A broken chord

A broken chord

A Story by Lane-roe

She walked slowly to the piano; dust motes flying with every step she took. She sat down gently-her wrinkled hands hovering above the weathered keys. She looked over to the chair, where her mother always used to sit. She remembered how her mother always used to look, when the golden sun streamed in from the window, bathing her in his light; her black hair shining in it. The countless times those loving arms had held her; protected and shielded her from pain. She remembered the shock and hurt in those dark eyes, the day she left this house forever.


She took a shuddering breath and held her lips tightly; willing herself to stop the tears brimming in her eyes from welling over. She turned back to the piano, and looked at the weathered, ivory keys. She remembered her father, so strong and so tall, sitting next to her. She remembered the big, strong hands, gently touching the keys; she remembered his gruff voice, patiently explaining the pattern of notes in front of her. She remembered the joy in his eyes when she played a piece perfectly. She remembered his anger, the day she left this house forever. 


A tear ran off her cheek, hitting the keys silently. She looked at her hands; so weathered, so old. Would they still be able to play what she could so easily play before? She gently touched the keys; her fingers retracing the familiar path. She smiled with joy as the familiar tune seeped through the room; filling her world with beauty again. She smiled with pain, with sorrow, with regret as she remembered how long she had been waiting to hear that familiar, haunting tune again.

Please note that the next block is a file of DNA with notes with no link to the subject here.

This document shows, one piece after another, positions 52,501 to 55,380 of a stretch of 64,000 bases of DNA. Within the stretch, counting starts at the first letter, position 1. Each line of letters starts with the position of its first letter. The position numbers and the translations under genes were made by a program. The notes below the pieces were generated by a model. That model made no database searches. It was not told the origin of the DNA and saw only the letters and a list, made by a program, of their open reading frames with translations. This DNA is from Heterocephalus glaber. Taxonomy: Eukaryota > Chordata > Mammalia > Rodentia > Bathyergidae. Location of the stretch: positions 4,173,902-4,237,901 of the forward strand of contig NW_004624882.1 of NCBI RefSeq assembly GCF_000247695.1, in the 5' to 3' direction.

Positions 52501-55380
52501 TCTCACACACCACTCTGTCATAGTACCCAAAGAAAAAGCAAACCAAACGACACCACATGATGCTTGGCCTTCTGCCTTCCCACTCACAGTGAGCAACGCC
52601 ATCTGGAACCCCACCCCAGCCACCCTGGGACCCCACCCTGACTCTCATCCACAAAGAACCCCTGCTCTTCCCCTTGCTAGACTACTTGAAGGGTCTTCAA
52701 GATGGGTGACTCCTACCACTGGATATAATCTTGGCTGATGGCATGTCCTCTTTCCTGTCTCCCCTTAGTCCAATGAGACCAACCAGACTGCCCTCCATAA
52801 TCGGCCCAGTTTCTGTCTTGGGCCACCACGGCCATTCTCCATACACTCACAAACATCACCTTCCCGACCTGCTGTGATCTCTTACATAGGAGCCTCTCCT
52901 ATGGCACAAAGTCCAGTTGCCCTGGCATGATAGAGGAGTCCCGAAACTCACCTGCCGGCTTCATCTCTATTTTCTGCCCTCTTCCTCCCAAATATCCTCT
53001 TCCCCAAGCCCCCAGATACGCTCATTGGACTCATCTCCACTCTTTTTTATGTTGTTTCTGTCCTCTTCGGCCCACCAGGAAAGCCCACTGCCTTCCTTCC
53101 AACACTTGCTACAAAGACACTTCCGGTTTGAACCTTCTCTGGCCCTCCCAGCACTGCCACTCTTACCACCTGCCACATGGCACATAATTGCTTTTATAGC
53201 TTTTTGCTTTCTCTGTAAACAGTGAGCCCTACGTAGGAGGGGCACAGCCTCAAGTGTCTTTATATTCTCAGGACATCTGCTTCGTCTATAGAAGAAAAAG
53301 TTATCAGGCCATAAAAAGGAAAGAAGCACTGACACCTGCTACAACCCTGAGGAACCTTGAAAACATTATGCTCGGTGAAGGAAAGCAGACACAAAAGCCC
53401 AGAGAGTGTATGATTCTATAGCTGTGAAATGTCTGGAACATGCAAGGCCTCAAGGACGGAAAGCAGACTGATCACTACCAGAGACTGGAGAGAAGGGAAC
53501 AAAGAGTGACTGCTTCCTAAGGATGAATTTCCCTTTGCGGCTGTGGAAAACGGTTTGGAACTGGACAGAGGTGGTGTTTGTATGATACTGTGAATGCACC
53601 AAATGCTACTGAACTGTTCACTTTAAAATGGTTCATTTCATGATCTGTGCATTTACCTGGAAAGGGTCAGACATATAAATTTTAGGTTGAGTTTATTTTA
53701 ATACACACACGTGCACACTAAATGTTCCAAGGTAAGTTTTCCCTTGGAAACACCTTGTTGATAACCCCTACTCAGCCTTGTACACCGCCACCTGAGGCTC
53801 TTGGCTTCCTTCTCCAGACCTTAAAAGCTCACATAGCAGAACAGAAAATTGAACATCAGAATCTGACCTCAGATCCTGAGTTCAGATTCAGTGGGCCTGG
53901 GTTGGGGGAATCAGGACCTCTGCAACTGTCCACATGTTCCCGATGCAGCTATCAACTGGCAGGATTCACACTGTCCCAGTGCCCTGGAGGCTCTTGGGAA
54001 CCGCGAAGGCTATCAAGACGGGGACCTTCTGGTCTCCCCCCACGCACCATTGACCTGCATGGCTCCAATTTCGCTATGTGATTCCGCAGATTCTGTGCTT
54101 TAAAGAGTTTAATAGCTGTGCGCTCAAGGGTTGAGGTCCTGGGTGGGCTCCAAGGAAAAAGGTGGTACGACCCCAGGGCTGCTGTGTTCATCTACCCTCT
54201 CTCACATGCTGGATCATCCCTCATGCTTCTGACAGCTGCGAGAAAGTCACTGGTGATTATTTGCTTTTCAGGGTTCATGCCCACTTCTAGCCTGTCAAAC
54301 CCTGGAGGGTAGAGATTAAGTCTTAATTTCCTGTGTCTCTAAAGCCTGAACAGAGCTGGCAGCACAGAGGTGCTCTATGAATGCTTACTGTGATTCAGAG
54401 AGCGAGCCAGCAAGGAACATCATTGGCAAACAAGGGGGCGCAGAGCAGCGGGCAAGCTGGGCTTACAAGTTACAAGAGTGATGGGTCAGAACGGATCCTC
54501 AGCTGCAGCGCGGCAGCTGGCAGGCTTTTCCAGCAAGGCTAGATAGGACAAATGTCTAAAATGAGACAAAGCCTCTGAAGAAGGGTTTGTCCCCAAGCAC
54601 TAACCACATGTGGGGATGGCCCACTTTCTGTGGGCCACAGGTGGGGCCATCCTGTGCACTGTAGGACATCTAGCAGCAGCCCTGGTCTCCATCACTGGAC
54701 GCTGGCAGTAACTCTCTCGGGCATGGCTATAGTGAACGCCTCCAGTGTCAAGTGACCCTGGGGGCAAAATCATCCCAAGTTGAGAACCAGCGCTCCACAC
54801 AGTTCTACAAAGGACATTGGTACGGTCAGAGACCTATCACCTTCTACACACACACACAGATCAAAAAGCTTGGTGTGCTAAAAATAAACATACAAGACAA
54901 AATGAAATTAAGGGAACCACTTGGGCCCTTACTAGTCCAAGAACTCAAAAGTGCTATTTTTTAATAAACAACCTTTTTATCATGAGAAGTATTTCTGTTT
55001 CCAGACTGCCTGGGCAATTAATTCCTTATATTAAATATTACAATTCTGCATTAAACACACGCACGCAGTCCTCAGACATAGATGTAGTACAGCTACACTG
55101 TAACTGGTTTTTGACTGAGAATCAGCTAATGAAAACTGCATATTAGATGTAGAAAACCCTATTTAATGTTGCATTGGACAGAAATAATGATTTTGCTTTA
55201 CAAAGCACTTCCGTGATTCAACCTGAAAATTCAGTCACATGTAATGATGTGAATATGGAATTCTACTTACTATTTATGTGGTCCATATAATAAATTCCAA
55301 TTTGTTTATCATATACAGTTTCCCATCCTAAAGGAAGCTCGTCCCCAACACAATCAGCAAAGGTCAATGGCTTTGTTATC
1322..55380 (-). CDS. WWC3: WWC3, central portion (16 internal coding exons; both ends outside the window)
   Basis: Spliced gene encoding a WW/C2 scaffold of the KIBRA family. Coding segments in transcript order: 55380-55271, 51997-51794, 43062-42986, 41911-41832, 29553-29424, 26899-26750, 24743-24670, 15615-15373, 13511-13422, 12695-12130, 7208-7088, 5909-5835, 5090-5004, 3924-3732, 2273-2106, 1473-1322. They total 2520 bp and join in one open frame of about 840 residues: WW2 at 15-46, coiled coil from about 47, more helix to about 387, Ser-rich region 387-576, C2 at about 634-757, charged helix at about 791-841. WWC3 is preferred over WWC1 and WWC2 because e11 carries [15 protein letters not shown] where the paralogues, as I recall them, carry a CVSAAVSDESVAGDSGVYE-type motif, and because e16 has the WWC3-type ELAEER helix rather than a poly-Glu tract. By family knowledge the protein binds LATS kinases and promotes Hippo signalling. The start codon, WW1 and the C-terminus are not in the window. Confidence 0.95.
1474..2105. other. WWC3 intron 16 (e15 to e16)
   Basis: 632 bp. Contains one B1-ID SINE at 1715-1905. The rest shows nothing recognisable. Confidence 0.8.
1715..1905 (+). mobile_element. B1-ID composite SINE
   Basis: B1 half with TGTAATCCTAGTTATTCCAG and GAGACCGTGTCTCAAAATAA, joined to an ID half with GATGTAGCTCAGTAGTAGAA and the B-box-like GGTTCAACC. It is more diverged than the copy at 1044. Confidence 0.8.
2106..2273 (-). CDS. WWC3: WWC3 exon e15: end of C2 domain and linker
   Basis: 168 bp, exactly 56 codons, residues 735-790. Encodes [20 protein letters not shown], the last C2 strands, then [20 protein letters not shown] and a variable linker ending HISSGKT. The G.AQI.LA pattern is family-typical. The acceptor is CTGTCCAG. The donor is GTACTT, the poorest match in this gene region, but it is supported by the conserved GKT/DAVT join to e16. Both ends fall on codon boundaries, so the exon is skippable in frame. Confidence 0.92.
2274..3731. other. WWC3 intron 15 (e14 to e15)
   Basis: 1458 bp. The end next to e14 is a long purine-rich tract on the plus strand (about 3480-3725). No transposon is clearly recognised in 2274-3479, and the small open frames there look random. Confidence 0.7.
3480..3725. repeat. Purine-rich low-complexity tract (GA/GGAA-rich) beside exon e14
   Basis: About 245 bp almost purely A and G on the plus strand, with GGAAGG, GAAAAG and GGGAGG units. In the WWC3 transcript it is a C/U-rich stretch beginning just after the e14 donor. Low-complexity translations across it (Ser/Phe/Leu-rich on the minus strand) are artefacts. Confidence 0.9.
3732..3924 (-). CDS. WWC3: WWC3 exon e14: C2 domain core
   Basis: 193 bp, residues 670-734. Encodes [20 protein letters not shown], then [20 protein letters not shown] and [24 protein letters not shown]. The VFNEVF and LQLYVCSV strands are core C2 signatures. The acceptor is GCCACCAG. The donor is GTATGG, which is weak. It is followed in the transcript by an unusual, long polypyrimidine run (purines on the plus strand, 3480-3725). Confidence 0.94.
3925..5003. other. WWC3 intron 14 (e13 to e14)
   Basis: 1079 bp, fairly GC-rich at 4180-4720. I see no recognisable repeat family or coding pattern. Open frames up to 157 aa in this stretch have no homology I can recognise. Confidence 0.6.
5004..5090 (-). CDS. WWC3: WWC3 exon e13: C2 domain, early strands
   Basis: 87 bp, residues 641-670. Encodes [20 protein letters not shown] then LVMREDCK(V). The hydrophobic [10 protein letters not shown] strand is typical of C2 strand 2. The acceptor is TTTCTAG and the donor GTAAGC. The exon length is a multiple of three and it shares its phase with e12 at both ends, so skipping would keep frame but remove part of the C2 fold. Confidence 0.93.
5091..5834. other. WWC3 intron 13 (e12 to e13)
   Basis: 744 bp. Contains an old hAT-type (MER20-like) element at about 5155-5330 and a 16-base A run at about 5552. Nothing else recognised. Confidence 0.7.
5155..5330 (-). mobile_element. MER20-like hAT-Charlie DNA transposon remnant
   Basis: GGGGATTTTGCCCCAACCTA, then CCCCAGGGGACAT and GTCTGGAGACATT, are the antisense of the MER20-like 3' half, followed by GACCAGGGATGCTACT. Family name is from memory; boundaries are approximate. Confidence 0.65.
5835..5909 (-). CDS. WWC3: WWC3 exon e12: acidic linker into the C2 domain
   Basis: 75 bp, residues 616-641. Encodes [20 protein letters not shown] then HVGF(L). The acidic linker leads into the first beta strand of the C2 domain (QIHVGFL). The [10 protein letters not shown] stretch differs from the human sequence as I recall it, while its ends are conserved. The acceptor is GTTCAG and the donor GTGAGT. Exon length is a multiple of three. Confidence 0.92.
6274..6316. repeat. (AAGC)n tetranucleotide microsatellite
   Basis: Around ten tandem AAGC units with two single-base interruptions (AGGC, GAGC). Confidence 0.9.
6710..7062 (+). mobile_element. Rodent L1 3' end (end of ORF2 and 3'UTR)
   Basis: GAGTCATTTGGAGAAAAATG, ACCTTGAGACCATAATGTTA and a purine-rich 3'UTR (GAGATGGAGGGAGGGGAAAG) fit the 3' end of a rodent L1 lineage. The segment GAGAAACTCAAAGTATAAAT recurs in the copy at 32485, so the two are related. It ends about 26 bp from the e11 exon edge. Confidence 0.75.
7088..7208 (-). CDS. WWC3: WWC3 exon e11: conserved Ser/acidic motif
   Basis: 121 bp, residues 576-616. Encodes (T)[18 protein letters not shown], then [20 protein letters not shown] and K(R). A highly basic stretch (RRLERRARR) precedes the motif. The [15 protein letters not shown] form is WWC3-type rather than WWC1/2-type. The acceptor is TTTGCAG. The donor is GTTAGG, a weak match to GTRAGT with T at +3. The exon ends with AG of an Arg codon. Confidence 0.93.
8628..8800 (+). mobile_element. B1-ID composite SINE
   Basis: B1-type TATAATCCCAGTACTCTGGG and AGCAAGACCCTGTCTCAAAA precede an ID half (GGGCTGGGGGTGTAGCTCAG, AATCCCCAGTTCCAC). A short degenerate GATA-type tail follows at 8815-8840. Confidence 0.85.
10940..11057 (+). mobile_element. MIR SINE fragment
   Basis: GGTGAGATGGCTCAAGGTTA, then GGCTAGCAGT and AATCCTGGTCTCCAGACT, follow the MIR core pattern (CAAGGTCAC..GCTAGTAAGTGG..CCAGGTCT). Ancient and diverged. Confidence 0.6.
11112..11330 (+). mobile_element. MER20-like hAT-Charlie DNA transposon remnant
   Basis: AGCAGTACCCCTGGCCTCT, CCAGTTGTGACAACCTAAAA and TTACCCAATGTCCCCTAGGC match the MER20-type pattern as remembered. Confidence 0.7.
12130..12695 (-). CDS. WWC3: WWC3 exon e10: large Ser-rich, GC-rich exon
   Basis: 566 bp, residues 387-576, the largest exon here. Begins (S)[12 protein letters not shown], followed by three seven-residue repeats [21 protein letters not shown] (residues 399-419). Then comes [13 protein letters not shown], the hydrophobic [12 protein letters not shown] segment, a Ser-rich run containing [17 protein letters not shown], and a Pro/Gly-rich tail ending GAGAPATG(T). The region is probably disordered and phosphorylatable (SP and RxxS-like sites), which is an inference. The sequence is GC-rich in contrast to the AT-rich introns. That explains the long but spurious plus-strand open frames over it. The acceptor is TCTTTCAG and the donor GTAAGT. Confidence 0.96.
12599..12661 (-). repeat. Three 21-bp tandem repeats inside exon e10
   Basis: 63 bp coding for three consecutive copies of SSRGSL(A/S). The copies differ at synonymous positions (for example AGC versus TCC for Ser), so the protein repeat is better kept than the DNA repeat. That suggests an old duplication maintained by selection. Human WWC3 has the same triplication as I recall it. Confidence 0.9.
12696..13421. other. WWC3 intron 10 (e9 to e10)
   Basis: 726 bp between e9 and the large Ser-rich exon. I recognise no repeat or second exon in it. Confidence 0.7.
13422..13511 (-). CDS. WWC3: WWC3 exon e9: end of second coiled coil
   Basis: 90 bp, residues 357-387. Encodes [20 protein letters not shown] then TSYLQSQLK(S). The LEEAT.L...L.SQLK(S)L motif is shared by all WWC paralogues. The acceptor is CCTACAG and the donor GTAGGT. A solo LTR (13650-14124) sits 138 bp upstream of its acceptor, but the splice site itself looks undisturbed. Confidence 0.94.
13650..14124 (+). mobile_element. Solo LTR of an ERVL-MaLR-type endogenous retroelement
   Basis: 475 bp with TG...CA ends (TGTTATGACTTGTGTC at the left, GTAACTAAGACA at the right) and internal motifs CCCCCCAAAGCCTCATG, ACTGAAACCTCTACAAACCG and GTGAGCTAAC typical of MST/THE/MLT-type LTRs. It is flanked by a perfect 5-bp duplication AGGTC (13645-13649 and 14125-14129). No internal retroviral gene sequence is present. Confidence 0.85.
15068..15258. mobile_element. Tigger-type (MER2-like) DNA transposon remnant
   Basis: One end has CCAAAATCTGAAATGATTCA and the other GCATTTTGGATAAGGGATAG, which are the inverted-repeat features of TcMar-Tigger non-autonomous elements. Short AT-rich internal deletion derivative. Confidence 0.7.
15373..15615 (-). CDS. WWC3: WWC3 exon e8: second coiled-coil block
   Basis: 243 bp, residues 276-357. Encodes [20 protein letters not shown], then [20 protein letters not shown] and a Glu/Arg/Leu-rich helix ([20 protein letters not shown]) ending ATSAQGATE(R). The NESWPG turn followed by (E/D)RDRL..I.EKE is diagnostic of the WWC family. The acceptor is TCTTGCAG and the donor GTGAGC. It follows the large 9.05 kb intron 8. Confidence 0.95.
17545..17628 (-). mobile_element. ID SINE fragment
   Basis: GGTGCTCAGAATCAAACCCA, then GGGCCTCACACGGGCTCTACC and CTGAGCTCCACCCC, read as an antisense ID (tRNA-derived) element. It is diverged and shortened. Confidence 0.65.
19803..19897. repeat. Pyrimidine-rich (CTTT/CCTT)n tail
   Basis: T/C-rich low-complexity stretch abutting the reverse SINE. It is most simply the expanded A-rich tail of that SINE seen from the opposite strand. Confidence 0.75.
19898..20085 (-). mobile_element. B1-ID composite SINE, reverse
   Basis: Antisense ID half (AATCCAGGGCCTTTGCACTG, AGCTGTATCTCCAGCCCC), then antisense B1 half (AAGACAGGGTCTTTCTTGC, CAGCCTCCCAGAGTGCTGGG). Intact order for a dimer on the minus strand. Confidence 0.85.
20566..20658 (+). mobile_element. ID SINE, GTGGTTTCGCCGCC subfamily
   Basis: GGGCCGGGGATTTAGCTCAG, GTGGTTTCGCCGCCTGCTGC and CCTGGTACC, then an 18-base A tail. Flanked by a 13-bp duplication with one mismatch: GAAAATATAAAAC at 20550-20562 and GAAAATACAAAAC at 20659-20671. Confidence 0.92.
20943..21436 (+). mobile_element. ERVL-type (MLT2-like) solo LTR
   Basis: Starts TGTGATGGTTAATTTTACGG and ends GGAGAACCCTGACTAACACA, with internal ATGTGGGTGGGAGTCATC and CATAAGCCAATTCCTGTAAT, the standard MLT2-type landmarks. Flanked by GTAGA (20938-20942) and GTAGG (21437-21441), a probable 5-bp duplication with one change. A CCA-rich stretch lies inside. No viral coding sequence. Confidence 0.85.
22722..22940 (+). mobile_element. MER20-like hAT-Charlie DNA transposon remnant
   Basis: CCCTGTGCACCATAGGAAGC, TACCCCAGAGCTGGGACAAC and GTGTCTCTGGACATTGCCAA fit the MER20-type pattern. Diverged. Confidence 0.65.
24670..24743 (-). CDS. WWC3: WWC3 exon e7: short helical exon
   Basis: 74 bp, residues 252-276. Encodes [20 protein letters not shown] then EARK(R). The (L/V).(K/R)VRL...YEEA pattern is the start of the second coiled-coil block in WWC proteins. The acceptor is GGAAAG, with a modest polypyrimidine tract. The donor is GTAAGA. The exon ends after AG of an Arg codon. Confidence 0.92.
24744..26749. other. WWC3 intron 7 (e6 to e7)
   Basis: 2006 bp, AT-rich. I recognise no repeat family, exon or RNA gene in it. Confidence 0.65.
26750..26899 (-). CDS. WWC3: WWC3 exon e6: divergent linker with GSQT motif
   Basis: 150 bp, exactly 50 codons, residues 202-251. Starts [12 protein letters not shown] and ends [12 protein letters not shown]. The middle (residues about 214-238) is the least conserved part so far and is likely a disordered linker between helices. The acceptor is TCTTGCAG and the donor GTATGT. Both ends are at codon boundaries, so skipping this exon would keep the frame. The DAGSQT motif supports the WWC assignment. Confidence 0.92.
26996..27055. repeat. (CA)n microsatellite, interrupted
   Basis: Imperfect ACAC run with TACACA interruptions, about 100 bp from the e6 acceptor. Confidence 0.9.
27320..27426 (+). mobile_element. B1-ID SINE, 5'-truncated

Harry didn't approve of music. He said it was a waste of time. That it was for people who couldn't appreciate the beauty in front of them. She agreed with him; that having a piano in the house would be a waste of space. It was too expensive. They had groceries to buy, for goodness sake's! Besides, where would they put the new television? She didn't try to argue with him; he was so much smarter anyway. He always knew what was best; for all of them. Just like the day when she left this house forever.


She had packed her bags already. He was waiting outside, in his brand new car. He had spent the morning admiring it-cleaning and polishing the bonnet. She went into the room, looked down at the floor and quickly spilled out the words that she had been rehearsing in her mind for what seemed a lifetime. The words stumbled out of her mouth; clumsily finding their way into the silent room. She looked up slowly til her eyes reached the piano; not daring to look any higher. She remembered the pang that hit her then, when she realised that she would have to leave her precious piano behind. She didn’t feel the pain of leaving home at that instant-or the pain of leaving her parents. She knew that she would recover from that-that Harry would fill that particular void. But she remembered the aching feeling that left her body hollow. She remembered the unutterable sadness and grief she felt when she realised she would no longer hear the sweet music that swirled around the room, in bursts of passion and joy; sadness and despair. Yes, she remembered that feeling well; the passing of time seeming only to intensify it.